For children of parents in Washington who are divorced or separated, summertime can be a time of stress and anxiety instead of a time of joy and relaxation. But it doesn't have to be this way if parents no longer living in the same house do some planning before school is out and schedules are more flexible.
Whether a divorced family's situation involves joint child custody or a prearranged visitation schedule, summer co-parenting is typically less stressful when everyone involved communicates and gets on the same page with plans. One way to accomplish this goal is by placing a visual calendar in each household to avoid confusion with schedules. Divorced parents are also encouraged to keep the fun in summer for their kids by not being disrespectful towards one another and not talking negatively about the other parent in front of their children.
It may also be necessary for parents to revisit existing plans before summer begins. Doing so can allow for appropriate adjustments as children get older and develop new interests or explore different activities. Tensions with children negotiating two households may be further eased if boundaries and expectations with behavior are established, which can also minimize potential conflict be keeping rules in each home as consistent as possible during the summer. And parents are encouraged to remember that summer adjustments to co-parenting routines and visitation schedules are temporary and in the best interests of the children involved.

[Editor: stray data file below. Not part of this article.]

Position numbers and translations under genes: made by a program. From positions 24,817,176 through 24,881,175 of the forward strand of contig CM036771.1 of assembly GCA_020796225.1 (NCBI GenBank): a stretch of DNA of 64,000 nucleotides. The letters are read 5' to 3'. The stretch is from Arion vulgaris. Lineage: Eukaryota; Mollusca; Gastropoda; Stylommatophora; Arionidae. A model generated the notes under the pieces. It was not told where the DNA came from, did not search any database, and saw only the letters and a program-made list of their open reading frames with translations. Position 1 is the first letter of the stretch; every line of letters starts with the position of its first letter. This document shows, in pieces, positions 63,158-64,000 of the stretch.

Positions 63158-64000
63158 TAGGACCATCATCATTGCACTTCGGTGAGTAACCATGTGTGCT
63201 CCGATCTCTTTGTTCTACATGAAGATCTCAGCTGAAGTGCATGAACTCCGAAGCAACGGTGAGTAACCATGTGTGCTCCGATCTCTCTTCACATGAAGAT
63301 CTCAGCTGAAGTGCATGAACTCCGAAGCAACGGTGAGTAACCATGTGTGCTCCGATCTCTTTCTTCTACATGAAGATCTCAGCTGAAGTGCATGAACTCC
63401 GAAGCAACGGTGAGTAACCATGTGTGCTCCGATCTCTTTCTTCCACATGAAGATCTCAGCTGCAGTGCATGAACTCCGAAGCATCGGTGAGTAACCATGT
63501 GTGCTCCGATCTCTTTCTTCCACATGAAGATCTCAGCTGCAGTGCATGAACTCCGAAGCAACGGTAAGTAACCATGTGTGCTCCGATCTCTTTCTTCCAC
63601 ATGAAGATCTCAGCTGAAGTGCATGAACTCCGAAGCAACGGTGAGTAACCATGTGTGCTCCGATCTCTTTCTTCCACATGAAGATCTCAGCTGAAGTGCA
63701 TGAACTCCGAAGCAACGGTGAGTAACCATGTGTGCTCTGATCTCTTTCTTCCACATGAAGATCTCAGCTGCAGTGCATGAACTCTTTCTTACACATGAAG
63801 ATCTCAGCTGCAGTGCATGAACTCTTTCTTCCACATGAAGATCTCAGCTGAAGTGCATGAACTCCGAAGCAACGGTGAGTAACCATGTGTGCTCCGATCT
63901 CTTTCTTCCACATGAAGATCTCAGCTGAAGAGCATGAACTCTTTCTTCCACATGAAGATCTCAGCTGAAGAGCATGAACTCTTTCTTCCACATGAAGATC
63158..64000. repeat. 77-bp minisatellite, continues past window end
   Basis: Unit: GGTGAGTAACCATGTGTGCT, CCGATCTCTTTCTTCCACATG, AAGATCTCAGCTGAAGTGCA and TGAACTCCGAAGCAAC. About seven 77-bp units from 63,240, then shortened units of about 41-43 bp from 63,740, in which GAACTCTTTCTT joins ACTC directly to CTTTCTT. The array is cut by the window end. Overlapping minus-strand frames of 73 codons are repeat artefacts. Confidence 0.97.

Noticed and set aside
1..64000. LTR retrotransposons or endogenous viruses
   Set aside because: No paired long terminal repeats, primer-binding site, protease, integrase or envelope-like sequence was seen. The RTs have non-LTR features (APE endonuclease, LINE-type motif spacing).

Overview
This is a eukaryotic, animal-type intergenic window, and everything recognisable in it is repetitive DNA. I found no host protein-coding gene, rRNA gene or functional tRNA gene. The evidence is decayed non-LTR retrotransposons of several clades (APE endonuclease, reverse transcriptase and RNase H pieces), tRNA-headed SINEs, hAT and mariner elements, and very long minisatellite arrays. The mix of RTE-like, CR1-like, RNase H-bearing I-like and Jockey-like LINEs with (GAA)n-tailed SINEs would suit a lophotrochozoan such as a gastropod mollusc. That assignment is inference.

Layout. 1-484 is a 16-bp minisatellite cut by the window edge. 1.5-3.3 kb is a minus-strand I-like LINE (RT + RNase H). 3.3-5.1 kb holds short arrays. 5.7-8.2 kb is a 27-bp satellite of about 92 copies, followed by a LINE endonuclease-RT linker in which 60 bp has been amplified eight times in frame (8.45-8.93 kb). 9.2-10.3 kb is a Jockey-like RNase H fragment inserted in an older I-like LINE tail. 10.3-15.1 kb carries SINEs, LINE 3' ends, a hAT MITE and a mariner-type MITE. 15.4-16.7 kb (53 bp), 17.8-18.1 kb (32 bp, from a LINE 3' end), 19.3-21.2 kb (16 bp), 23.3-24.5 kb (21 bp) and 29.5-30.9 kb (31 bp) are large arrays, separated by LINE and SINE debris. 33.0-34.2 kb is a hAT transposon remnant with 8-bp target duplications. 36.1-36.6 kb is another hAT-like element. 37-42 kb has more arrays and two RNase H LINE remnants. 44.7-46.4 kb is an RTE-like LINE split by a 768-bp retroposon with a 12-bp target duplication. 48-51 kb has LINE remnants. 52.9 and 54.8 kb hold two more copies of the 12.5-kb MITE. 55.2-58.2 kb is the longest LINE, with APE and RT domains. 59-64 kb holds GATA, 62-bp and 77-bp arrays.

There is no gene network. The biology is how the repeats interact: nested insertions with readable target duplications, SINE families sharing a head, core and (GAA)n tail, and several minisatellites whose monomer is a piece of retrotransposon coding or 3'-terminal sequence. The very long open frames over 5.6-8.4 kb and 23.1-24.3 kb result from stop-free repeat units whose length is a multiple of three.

A family law attorney may get involved with summer co-parenting issues if there is an inability to agree on schedule adjustments. Before suggesting court intervention, a lawyer may recommend mediation to help parents find common ground. Legal assistance might also be necessary if child support payments aren't made in a timely manner or if there is a need to adjust a custody agreement because of changes with circumstances.